Sanofi head of development Dietmar Berger

ASH: Sanofi un­corks late-stage da­ta for RNAi drug fi­tusir­an in he­mo­phil­ia, with all eyes on safe­ty pro­file

Sanofi’s fi­tusir­an has had a rough road in he­mo­phil­ia, weath­er­ing clin­i­cal holds and pro­gram halts tied to its lin­ger­ing safe­ty woes. Now, the drug is near­ing the fin­ish line with late-stage da­ta in hand, but will those same safe­ty con­cerns slam the brakes on the pro­gram de­spite its deliri­ous­ly ef­fec­tive re­sults?

Fi­tusir­an, an RNAi drug de­signed to si­lence the gene that over­pro­duces a pro­tein re­spon­si­ble for clot­ting sup­pres­sion, sig­nif­i­cant­ly re­duced the an­nu­al­ized rate of bleed­ing over on-de­mand fac­tor ther­a­py in he­mo­phil­ia A/B pa­tients with­out pre­ex­ist­ing fac­tor in­hibitors in the blood, ac­cord­ing to late-break­ing da­ta pre­sent­ed Tues­day at #ASH21.

Fi­tusir­an cut pa­tients’ ARB rate by 89% over con­trol, prov­ing a pow­er­ful pro­phy­lac­tic for bleed­ing episodes as a once-month­ly in­jec­tion. In this Phase III study, dubbed AT­LAS-A/B, 50.6% of pa­tients treat­ed with fi­tusir­an had ze­ro treat­ed bleeds dur­ing the study com­pared with just 5% of pa­tients in the on-de­mand arm.

These da­ta are a long­time com­ing for fi­tusir­an, orig­i­nal­ly an Al­ny­lam can­di­date that has pre­vi­ous­ly run in­to brick walls at the FDA due to its safe­ty pro­file, par­tic­u­lar­ly a trou­bling rate of throm­boem­bolism and in­creased lev­els of a pro­tein tied to liv­er dam­age.

In No­vem­ber of last year, Sanofi hit the brakes on its late-stage stud­ies of fi­tusir­an, which in­cludes AT­LAS-A/B and a late-stage test in pa­tients with pre­ex­ist­ing fac­tor in­hibitors dubbed AT­LAS-INH, af­ter a new case of throm­bo­sis cropped up. The pro­gram faced a clin­i­cal hold four years ago on ear­li­er safe­ty wor­ries.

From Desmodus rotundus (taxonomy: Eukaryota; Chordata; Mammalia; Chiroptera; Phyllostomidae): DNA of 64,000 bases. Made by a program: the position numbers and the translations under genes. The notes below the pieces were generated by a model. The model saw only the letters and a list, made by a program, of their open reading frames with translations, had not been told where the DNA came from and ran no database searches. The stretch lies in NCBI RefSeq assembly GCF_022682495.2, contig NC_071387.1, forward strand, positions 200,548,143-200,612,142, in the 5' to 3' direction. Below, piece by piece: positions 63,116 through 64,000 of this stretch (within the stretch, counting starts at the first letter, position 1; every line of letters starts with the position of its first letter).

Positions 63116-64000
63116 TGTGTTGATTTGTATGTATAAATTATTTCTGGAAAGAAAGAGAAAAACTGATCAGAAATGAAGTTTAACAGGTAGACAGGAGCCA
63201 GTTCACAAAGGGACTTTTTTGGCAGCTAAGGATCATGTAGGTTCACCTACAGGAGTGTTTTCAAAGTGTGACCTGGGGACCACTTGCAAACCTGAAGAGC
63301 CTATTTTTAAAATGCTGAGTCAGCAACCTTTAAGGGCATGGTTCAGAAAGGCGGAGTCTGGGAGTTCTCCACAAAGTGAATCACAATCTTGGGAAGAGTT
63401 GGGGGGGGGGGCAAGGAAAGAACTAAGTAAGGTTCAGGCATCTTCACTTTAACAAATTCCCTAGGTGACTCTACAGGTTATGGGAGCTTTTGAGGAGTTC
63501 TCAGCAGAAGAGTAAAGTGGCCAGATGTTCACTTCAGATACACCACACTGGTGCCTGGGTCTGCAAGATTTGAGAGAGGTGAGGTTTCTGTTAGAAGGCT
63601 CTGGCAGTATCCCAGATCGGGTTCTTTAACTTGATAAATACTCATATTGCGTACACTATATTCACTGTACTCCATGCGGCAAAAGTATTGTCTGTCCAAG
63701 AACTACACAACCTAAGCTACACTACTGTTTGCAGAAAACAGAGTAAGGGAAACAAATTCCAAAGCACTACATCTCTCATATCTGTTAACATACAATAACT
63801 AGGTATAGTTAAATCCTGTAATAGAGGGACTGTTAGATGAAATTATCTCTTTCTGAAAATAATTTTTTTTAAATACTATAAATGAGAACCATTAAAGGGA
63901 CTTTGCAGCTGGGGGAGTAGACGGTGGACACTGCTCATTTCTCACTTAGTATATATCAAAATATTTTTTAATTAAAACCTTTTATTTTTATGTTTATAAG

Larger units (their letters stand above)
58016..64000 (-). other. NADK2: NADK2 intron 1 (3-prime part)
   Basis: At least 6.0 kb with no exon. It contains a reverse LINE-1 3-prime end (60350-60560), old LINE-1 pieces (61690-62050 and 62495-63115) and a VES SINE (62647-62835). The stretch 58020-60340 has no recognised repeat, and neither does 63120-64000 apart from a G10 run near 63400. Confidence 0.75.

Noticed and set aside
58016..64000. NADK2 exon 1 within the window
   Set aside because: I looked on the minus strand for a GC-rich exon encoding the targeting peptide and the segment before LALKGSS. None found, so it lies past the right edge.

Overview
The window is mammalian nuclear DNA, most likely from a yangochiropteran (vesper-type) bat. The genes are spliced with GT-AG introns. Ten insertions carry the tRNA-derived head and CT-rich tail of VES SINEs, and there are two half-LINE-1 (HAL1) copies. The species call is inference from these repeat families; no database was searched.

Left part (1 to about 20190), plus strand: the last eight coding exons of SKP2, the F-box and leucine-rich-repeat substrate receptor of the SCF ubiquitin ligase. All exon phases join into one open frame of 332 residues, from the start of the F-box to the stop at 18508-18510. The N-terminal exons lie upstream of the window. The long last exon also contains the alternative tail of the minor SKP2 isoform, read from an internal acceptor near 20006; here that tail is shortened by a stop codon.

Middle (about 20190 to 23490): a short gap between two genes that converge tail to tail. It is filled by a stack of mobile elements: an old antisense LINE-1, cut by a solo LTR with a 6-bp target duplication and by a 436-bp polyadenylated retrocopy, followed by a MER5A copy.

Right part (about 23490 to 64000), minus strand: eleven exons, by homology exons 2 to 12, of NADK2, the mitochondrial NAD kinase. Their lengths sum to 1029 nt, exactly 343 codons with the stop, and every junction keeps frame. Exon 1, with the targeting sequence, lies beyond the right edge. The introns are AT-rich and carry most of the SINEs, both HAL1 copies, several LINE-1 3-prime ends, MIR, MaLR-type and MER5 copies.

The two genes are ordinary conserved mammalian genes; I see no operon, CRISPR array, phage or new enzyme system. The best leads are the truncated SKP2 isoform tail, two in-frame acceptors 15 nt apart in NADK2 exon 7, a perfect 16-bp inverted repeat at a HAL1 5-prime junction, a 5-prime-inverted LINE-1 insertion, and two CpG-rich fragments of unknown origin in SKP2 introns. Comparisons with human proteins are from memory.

On Tues­day, Sanofi re­vealed safe­ty da­ta from AT­LAS-A/B with 19% of pa­tients in the fi­tusir­an arm re­port­ing ab­nor­mal­ly high lev­els of the ALT and AST pro­teins. Mean­while, there were no re­port­ed cas­es of throm­bo­sis.

How­ev­er, in a sep­a­rate ple­nary ses­sion this week­end, Sanofi re­port­ed up­dat­ed re­sults from AT­LAS-INH show­ing 24.4% of pa­tients in the study had ab­nor­mal­ly high lev­els of ALT/AST and two pa­tients pre­sent­ed sus­pect­ed or con­firmed throm­bo­sis. In that study, fi­tusir­an al­so cut ARB by 89% com­pared with on-de­mand by­pass ther­a­py con­trol.

Sanofi has gone out of its way to por­tray those throm­bo­sis events as an ex­pect­ed if un­de­sired side ef­fect of fi­tusir­an’s use, with head of clin­i­cal de­vel­op­ment Di­et­mar Berg­er de­scrib­ing the drug­mak­er’s goal of hit­ting a sweet spot with dos­ing on an End­points News we­bi­nar Mon­day.

In­deed, Sanofi is flirt­ing with the pos­si­bil­i­ty of amend­ing its tri­al pro­to­col to in­clude low­er dos­es than the 80mg ad­min­is­tered in these stud­ies as well as po­ten­tial­ly try­ing out a once-every-two-month pro­phy­lac­tic sched­ule.

Fi­tusir­an is one of a group of next-gen ther­a­pies look­ing for break­throughs in he­mo­phil­ia, along­side in­ves­ti­ga­tion­al gene ther­a­pies from com­pa­nies like Bio­Marin, uniQure and blue­bird bio, as well as emerg­ing bis­pe­cif­ic an­ti­bod­ies among oth­er at­tempts.

Sev­er­al days ago, uniQure and part­ner CSL an­nounced they would file gene ther­a­py etranaco­gene deza­parvovec with the FDA af­ter a late-stage test com­pared fa­vor­ably with Fac­tor IX pro­phy­lax­is in he­mo­phil­ia B.

Late Fri­day ap­proval; Trio of biotechs wind down; Stem cell pi­o­neer finds new fron­tier; Biotech icon to re­tire; and more

Welcome back to Endpoints Weekly, your review of the week’s top biopharma headlines. Want this in your inbox every Saturday morning? Current Endpoints readers can visit their reader profile to add Endpoints Weekly. New to Endpoints? Sign up here.

I hope your weekend is off to a nice start, wherever you are reading this email. As for me, I’m trying to catch the tail of the Lunar New Year festivities.

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Pfiz­er lays off em­ploy­ees at Cal­i­for­nia and Con­necti­cut sites

Pfizer has laid off employees at its La Jolla, CA, and Groton, CT sites, according to multiple LinkedIn posts from former employees.

The Big Pharma confirmed to Endpoints News it has let go of some employees, but a spokesperson declined to specify how many workers were impacted and the exact locations affected. Earlier this month, the drug developer had confirmed to Endpoints it was sharpening its focus and doing away with some early research on areas such as rare disease, oncology and gene therapies.